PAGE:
22 posts categorized "Intrusion Detection" Feed

LMTV Live | Modern Attack Vectors – A Compounded Headache (with Andrew Vladimirov)

EVENT START TIME: 9:30 AM PST - Wednesday, September 5th, 2018

This week we will be talking with Andrew Vladimirov of Arhont Information Security, about the new tricks hackers are using to get their hands on your data and do other nasty things.

Before you implement counter information security measures, do you know what you are protecting against? Do you understand the actual risks your business faces and the attacker strategies that are used?

Determined and skilled hackers employ a combination of social engineering and technical (client/server/application/database/all 7 OSI layers network) attack means which interchange subject to how events unfold and where the next available gap can be found. Until you fully understand how an attacker approaches work in combination of these methods and how these create compounded risks, you will continue building virtual Maginot lines and gasping at being outflanked yet another time. 

In this LMTV session we will discuss the how hackers combining social engineering and technical attacks, make the most devastating and difficult to protect against today.  We will suggest ways you should start planning against these.


LMTV LIVE | Visibility Architectures - Best Practices for Network Monitoring (with Keith Bromley and Recep Ozdag of IXIA)



YouTube Live Event starts at 9:30AM PST, Wednesday, March 22, 2017


Yx_X0tC2This week we will be speaking with Keith Bromley and Recep Ozdag, Senior Manager of Solutions Marketing and VP of Product Management of IXIA, respectively.

Network visibility is an often overlooked but critically important activity for IT. Visibility is what enables you to quickly isolate security threats and resolve performance issues; ultimately ensuring the best possible end-user experience. A proper visibility architecture addresses the strategic end-to-end monitoring goals of the network, whether they are physical, virtual, out-of-band, or inline security visibility.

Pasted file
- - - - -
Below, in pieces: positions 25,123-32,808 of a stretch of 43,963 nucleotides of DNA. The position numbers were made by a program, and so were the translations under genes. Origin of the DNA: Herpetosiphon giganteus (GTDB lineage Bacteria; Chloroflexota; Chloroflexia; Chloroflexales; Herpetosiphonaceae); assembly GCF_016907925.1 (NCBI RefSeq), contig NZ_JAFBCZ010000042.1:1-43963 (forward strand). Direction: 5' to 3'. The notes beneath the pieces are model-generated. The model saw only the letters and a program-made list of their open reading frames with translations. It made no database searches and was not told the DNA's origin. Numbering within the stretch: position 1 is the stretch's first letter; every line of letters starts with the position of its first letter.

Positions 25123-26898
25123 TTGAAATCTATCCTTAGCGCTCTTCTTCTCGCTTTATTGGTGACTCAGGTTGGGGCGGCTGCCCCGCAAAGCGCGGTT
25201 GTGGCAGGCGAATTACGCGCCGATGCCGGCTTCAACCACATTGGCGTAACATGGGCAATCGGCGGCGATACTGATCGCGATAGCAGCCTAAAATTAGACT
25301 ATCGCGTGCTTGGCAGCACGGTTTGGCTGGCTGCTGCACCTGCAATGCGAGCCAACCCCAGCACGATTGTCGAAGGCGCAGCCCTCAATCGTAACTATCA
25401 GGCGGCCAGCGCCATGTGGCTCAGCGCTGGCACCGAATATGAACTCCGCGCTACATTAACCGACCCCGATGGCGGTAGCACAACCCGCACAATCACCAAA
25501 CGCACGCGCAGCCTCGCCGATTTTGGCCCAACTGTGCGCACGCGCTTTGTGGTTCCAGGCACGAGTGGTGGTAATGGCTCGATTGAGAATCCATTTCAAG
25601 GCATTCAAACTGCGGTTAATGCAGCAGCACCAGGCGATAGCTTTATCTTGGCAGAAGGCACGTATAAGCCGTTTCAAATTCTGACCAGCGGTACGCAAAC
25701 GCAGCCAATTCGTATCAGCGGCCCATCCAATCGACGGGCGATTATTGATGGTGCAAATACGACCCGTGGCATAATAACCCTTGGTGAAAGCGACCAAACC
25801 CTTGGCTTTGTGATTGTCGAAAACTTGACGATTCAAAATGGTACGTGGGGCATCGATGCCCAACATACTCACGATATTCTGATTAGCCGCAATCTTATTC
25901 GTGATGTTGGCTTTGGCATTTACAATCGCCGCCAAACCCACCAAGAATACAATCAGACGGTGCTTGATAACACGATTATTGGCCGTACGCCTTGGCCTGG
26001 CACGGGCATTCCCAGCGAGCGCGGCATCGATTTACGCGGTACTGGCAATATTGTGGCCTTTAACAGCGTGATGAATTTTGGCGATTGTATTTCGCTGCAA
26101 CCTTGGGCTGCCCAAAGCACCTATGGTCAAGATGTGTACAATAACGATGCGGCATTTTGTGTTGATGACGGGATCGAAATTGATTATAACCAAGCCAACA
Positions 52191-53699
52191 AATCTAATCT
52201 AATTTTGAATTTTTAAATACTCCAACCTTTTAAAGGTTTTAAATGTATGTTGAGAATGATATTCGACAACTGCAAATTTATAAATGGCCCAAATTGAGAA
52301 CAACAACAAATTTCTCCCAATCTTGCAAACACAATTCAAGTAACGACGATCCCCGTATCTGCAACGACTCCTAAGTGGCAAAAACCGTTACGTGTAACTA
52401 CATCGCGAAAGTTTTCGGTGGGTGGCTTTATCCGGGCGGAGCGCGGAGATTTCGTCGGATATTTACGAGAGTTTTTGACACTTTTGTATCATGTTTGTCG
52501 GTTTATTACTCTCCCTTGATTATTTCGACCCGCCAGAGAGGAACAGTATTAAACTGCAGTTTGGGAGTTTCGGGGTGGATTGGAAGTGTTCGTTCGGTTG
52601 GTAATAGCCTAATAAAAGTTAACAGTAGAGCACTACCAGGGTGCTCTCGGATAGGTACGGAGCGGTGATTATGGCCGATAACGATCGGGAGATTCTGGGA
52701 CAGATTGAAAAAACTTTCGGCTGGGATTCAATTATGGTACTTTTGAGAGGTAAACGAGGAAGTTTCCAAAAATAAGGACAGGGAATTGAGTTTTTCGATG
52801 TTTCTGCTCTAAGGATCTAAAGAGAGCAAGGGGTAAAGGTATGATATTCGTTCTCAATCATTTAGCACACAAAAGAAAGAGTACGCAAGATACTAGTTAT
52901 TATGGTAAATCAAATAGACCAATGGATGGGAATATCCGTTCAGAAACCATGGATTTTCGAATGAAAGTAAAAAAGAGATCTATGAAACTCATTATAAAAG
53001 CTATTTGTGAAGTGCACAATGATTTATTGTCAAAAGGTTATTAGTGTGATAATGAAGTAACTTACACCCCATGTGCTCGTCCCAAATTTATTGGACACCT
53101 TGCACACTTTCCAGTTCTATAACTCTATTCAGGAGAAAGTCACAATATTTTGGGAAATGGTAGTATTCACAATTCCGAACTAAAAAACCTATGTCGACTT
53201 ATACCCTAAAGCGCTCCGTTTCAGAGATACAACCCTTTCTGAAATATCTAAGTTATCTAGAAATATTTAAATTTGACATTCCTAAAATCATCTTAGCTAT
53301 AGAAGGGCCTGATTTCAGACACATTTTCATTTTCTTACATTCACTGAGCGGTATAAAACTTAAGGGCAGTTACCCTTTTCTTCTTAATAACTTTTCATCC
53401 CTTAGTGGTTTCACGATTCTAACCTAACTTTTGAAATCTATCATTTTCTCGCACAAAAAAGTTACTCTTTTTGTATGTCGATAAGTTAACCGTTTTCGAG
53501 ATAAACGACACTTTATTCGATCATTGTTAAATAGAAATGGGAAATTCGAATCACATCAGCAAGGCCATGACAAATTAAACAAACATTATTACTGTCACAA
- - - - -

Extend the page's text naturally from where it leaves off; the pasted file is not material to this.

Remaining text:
Join us for the first of several discussions to learn what a visibility architecture is and how it can help you optimize network data capture and analysis.


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LMTV LIVE | Best Practices for Network Tapping (with Keith Bromley of IXIA)



YouTube Live Event starts at 9:30AM PST, Wednesday, February 22, 2017


Yx_X0tC2This week we will be speaking with Keith Bromley, Senior Manager of Solutions Marketing of IXIA.

We promise to do our very best to avoid the usual Taps vs SPAN discussion in this live event. But what we will discuss is the following.

  • Taps are part of a well-planned visibility architecture.
  • Taps should be as easy as set and forget.
  • Taps are placed inline in the network but they are passive and only make a copy of the data, i.e. they don’t divert the main traffic flow.
  • Bypass switches are similar to taps but different from taps as they actually divert the data but also provide fail-over mechanisms for network survivability.
  • A virtual tap is a software version of the standard tap except that this can be loaded onto virtualized servers to capture east-west data in the virtual data center.